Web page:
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Review of Optus mobile phone plans

As the second biggest telco in Australia, Optus has long been a heavyweight in the mobile market. It owns and operates a comprehensive network infrastructure that rivals that of Telstra for coverage and speeds, and makes its network available to mobile virtual network operators (MVNOs) to also provide phone services.

Optus has not only kept pace with the fast-moving world of mobile phone plans, but is also one of the most innovative companies in Australia. Besides its traditional rivals, it also competes against the new tiny telcos that piggyback off the Optus network. But Optus itself offers some of the biggest and most attractive mobile plans available in Australia today. With competitive offerings in the prepaid, SIM Only and handset plan categories, Optus has something for pretty much everyone, including some of the best features and added perks around, such as data-free music streaming, data-free Netflix and Stan viewing, as well as access to exclusive sports coverage.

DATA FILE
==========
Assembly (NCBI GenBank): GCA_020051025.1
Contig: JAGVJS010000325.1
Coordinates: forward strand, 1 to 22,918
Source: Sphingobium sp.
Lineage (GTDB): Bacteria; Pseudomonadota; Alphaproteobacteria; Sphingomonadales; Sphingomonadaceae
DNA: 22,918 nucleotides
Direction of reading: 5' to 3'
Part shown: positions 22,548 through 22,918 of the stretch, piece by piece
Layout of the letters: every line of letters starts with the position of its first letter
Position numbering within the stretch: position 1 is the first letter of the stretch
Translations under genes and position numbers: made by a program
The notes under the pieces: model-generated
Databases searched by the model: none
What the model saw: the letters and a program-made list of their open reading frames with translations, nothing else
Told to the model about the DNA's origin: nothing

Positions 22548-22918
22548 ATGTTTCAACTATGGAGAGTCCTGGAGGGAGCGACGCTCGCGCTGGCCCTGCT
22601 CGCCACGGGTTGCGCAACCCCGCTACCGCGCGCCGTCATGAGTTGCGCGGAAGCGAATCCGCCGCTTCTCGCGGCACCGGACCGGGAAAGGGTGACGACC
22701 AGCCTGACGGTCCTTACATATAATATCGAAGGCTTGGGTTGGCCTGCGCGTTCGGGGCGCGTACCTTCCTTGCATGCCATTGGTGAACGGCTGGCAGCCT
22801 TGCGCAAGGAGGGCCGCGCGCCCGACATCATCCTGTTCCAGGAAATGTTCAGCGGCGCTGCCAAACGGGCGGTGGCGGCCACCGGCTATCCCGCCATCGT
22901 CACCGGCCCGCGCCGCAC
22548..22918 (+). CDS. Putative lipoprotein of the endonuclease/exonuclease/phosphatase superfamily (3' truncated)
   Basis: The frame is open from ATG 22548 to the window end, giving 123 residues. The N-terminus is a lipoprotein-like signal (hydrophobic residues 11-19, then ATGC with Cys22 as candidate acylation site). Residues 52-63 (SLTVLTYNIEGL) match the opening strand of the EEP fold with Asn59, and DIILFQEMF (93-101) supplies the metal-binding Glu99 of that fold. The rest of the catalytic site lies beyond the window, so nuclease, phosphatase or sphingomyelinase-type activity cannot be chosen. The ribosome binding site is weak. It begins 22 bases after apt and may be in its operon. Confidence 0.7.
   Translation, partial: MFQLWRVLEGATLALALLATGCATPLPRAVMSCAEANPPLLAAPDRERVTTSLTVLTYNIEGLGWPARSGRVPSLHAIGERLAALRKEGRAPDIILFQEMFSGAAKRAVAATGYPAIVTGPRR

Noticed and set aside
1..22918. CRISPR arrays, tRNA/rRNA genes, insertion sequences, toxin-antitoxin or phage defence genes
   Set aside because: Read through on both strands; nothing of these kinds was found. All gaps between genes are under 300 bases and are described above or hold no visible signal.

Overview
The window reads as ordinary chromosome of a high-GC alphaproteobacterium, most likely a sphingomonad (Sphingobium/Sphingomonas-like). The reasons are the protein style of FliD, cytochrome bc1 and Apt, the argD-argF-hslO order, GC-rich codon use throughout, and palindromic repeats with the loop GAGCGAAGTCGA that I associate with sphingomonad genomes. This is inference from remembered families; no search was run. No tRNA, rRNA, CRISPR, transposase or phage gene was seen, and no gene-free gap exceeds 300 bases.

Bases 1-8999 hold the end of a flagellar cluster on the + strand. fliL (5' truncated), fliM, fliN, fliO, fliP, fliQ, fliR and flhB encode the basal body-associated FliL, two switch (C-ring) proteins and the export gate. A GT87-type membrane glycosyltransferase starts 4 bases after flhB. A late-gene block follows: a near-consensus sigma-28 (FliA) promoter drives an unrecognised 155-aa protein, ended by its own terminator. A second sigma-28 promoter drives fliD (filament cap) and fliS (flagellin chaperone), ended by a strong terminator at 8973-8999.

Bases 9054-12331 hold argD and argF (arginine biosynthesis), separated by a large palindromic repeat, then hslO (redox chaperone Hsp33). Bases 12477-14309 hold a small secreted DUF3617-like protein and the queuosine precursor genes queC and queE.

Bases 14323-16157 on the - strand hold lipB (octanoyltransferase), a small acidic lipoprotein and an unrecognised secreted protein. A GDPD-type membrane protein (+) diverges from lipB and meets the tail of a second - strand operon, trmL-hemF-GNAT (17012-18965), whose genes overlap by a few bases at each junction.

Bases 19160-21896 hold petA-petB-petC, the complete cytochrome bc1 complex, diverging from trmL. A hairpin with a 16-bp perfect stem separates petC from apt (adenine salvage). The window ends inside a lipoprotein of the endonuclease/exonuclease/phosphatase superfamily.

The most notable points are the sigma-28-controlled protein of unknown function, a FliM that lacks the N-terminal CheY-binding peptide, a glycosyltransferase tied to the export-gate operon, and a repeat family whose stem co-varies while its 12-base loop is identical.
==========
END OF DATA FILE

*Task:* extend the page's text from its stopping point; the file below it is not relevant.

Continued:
Let’s review the range of plans from Optus and try to determine where you’ll find the best value. You might find yourself saying ‘Yes’ to Optus.

Optus Mobile Phone Plans

Plan Type What’s Included Price
Prepaid 500MB data $2 a day ($10 SIM)
3GB $30 (28 days)
6GB $40 (28 days)
8.5GB $50 (28 days)
SIM Only Postpaid (12-month contract) 2GB, unlimited int’l text $30/month
10GB, 300 int’l minutes $40/month
15GB, 400 int’l minutes $55/month
25GB, 500 int’l minutes $70/month
SIM Only Postpaid (No Contract) 1.5GB, unlimited int’l text $35/month
6GB, 300 int’l minutes $50/month
9GB, 500 int’l minutes $60/month
Bundled Plans (24 month contract) 1GB, unlimited int’l text $40/month
3.5GB, 150 int’l minutes $65/month
8GB, 300 int’l minutes $85/month
15GB, 400 int’l minutes $100/month
30GB, 750 int’l minutes, unlimited roaming calls and 1GB roaming data $130/month
100GB, unlimited int’l minutes, unlimited roaming calls, 1.5GB roaming data $160/month

Source: Optus website